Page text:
Don Francisco Delfina, a nobleman of Southern California in 1848, disguises himself as El Puma and leads a revolt against the tyrannical land agent and politician Peter Harkness. Written by
Jim Beaver <email@example.com>
In September 1928, Warner Bros. Pictures purchased a majority interest in First National Pictures and from that point on, all "First National" productions were actually made under Warner Bros. control, even though the two companies continued to retain separate identities until the mid-1930's, after which time "A Warner Bros.-First National Picture" was often used. See more »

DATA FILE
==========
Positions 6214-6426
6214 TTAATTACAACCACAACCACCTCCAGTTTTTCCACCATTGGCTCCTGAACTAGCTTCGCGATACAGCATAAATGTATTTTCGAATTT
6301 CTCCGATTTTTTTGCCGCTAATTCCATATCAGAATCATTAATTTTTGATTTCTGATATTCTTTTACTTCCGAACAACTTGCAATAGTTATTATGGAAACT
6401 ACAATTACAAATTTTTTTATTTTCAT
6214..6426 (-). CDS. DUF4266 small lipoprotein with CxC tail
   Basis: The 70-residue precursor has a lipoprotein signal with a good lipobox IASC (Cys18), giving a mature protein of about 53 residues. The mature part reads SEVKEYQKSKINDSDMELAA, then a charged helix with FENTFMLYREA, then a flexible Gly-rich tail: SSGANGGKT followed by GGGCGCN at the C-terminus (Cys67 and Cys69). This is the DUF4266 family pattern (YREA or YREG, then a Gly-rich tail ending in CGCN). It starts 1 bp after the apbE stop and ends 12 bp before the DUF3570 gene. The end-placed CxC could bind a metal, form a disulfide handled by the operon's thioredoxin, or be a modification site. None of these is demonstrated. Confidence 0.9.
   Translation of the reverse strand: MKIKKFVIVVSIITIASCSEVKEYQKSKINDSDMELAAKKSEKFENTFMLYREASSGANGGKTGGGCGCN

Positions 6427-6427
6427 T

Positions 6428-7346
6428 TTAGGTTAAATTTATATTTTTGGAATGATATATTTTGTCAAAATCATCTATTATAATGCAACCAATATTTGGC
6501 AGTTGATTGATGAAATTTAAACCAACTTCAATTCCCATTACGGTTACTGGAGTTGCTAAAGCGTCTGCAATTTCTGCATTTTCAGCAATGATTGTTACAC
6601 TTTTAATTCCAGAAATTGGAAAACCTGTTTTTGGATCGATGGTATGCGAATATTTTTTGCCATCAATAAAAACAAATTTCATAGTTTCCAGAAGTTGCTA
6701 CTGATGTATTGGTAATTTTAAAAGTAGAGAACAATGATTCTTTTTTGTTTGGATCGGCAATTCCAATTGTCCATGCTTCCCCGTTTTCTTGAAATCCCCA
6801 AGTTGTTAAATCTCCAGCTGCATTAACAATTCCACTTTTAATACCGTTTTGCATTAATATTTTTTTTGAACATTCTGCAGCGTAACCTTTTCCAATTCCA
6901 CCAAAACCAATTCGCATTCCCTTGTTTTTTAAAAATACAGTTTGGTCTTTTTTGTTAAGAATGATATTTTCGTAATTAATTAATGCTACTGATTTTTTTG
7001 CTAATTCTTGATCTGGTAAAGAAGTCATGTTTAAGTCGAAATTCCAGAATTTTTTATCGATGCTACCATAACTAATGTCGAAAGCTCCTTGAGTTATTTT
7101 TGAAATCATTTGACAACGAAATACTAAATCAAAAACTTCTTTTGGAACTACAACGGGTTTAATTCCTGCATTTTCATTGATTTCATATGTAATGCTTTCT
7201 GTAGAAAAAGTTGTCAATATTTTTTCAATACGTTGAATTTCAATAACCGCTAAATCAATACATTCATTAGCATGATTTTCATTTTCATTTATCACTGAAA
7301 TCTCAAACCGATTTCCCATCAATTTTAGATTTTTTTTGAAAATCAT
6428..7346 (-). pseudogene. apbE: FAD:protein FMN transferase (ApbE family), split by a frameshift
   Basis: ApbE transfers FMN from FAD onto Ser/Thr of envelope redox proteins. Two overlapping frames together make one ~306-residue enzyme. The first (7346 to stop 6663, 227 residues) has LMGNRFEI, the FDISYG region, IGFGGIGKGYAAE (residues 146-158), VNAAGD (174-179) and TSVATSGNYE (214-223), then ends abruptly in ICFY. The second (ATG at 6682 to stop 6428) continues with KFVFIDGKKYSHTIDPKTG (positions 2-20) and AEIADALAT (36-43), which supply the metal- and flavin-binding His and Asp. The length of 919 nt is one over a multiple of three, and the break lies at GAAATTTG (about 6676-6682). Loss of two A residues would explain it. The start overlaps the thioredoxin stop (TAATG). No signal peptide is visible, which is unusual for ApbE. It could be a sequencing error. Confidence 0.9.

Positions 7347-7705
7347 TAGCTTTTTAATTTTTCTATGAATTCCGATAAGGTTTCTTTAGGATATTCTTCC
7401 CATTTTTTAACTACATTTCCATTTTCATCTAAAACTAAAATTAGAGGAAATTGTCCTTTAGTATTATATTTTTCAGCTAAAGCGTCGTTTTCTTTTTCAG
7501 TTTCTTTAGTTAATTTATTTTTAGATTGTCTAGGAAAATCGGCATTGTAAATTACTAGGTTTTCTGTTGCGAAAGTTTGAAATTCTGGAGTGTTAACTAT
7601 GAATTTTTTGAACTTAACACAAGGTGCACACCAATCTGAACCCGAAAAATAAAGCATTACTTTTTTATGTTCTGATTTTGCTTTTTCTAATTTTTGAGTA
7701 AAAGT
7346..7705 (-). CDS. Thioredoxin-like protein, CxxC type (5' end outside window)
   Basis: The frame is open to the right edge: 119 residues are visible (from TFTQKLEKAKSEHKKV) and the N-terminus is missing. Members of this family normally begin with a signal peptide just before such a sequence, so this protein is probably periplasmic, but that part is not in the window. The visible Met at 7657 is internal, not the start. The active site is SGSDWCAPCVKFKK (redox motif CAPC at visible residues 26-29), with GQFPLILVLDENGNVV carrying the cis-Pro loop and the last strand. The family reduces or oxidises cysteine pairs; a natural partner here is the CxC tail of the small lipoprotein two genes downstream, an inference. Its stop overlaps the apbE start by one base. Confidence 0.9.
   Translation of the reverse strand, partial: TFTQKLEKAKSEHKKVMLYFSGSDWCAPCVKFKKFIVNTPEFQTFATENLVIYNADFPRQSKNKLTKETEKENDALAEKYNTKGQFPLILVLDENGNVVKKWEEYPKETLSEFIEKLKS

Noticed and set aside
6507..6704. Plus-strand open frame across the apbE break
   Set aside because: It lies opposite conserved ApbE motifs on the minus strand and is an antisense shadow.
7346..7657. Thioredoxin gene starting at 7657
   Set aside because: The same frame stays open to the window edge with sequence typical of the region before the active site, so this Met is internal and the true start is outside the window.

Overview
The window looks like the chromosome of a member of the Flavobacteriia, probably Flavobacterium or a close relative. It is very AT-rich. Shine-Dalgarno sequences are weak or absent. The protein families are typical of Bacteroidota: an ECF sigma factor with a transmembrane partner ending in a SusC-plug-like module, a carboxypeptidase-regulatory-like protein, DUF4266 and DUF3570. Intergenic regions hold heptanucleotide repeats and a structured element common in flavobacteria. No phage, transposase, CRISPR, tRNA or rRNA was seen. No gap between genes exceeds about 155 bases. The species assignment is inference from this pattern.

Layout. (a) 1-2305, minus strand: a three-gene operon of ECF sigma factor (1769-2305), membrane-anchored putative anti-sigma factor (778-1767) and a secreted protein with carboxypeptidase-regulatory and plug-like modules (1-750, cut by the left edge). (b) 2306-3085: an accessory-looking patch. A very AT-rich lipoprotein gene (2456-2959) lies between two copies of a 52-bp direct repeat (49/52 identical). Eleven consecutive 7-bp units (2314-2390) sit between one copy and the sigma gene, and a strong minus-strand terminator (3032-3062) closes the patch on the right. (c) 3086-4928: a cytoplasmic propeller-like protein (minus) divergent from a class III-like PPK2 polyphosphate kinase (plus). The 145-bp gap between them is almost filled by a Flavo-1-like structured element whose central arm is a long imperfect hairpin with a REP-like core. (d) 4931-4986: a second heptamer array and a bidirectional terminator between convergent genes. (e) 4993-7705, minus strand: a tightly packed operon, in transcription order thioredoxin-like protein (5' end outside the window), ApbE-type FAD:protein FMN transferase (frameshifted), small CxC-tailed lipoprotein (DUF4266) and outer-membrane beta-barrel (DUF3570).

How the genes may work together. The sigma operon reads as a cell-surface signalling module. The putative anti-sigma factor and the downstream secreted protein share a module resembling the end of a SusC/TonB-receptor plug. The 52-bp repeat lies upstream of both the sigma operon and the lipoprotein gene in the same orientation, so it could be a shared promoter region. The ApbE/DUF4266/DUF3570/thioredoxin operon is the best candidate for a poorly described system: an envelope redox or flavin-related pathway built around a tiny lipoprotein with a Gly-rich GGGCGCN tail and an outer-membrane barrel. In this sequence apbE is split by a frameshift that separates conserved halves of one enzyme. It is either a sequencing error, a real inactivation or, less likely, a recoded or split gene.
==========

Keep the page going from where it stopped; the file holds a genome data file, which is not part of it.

This film is very well crafted for an early talkie from 1930. Unlike so many stage-locked productions of this time, the film takes advantage of the rustic California settings of old California. There are few long static takes with people standing around the hidden microphone. Beautifully photographed, the shots change often and the camera movement is fluid throughout. (Makes you wonder what director Tod Browning's excuse was for painfully static "Dracua".) The outside scenes start the film out at a good pace. However, once the obligatory and talky love story kicks in, the story slows down to a crawl. Perhaps as off-putting is the poor quality of the print being shown on TMC. "The Lash" has clearly not been restored or cleaned, pock-marked throughout and with such deep contrast that some scenes are tough to make out. Towards the end of each reel, the film noise is so loud it almost drowns out dialog and music. This would be a film for a fan of early talkies to check out, but otherwise, it might be a tough go.
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